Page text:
• Highly domain specific: Many real world problems become easier to solve as foundation models evolve, due to the similarity between different domains. For example – an autonomous vehicle camera is still a digital camera with many similarities to your smartphone camera. In contrast, the medical data domain is inherently different from everyday data (an x-ray of your hand will look nothing like any photo produced by your smartphone), and thus a completely dedicated model is required for the medical domain, and the development of this model can’t be accelerated by relying on previous models.
  • Scarce in expert labels: Vast amounts of data are annotated for the training or validation of many “general domain” foundation models today. For instance, GenAI models for image segmentation are often built on annotations of millions of images from non-experts. Even many models which are trained on un-annotated data are validated on vast amounts of data annotated by non-experts. The more general-purpose the model becomes, the more use-cases need to be validated, and this is of even greater importance in the clinical domain.

Furthermore, there is a complexity to the tasks you need AI to perform, of which can fall under two broad categories: Detection and Extraction. Current AI systems, including ChatGPT, are used mainly for extraction of insights from the text or corpus they were trained on. However, detection, particularly of subtle anomalies, is far more challenging than extraction. 

Consider a radiologist reading a CT scan and detecting a subtle brain aneurysm. This requires “detection” at “diagnostic” accuracy. Once the radiologist writes this finding into the report, anyone reading the report only needs “extractive” accuracy to understand the patient has a brain aneurysm. This is a key differentiator that necessitates “Precision AI” to achieve clinical relevance rather than the extractive accuracy you find in foundation models like ChatGPT.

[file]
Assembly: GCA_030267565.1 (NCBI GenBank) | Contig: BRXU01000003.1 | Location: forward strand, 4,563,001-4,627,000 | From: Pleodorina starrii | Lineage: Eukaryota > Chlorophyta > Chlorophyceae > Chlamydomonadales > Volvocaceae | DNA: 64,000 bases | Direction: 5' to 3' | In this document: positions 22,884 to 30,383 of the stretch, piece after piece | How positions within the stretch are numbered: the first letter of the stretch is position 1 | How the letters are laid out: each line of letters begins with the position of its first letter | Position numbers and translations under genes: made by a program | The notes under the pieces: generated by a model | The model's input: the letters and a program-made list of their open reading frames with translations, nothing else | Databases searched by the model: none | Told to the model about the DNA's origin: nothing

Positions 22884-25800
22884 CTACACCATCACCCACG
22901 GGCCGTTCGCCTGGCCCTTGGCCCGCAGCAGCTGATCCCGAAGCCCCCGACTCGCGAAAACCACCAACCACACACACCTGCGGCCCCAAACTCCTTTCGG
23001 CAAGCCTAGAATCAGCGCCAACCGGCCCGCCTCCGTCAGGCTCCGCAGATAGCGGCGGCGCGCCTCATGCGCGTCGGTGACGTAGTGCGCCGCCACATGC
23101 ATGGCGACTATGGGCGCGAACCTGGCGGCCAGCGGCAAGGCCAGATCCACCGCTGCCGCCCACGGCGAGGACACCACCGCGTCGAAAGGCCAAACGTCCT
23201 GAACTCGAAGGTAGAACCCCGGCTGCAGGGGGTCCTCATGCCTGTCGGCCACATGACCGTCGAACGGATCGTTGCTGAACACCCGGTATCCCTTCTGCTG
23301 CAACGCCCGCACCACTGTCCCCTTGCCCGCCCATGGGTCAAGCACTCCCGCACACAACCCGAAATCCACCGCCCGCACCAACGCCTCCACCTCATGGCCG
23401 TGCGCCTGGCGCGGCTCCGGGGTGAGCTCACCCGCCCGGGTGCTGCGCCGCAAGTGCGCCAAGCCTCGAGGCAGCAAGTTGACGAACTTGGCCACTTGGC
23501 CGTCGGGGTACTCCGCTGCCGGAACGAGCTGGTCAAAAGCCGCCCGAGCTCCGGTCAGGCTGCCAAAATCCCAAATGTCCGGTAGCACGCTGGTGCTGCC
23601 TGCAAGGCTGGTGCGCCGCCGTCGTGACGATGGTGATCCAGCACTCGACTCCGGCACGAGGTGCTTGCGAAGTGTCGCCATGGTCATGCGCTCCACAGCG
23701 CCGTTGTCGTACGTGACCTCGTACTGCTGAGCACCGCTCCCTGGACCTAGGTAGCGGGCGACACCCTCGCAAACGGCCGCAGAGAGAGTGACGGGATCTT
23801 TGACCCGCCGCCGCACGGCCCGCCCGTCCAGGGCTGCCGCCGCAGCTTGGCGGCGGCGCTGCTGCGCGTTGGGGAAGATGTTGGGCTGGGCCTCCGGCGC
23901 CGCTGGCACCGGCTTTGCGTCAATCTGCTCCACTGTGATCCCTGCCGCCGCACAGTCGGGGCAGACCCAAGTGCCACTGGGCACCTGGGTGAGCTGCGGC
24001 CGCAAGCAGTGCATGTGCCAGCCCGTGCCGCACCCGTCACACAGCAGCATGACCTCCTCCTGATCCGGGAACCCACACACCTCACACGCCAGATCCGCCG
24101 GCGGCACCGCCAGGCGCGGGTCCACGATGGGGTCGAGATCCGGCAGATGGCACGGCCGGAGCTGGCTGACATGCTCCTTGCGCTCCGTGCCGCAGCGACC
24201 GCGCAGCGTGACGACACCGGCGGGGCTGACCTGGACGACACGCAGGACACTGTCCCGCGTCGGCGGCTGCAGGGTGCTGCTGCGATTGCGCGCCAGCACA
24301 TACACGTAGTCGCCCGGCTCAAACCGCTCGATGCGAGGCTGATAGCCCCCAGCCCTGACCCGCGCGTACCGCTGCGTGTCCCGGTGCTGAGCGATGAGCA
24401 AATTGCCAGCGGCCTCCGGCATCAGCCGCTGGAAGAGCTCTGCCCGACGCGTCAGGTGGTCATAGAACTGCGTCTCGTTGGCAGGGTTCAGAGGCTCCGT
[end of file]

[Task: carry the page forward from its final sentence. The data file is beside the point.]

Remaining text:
GenAI Accuracy: A Work in Progress

Achieving accuracy in AI, particularly in healthcare applications, is a more intricate challenge than it might initially seem. And despite its constant advancement, we might still be some distance away from reaching the level of accuracy necessary for effective clinical use of GenAI models. Most GenAI models, like ChatGPT, have been trained/validated  to solve problems significantly different from diagnostic-level detection. For example, consider the difference in complexity between answering a question about a text and detecting a subtle brain hemorrhage in a CT scan. The latter is a task of immense precision and subtlety, which might require detecting a subtle change in a 15 pixel needle in a 100 million pixel hay stack. It’s a vastly different problem and the dimension of the problem is immense. Recent research tried utilizing ChatGPT for detection in long text, which is an easy variation of solving the ‘needle in a haystack’ problem. They found that as ChatGPT input size grew (meaning the number of words that you give ChatGPT to search), it was less capable of answering questions about that input, yielding below 60% accuracy. 

In short, ChatGPT is not great at finding a needle in a haystack, which is exactly what clinical AI needs.

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Elad Walach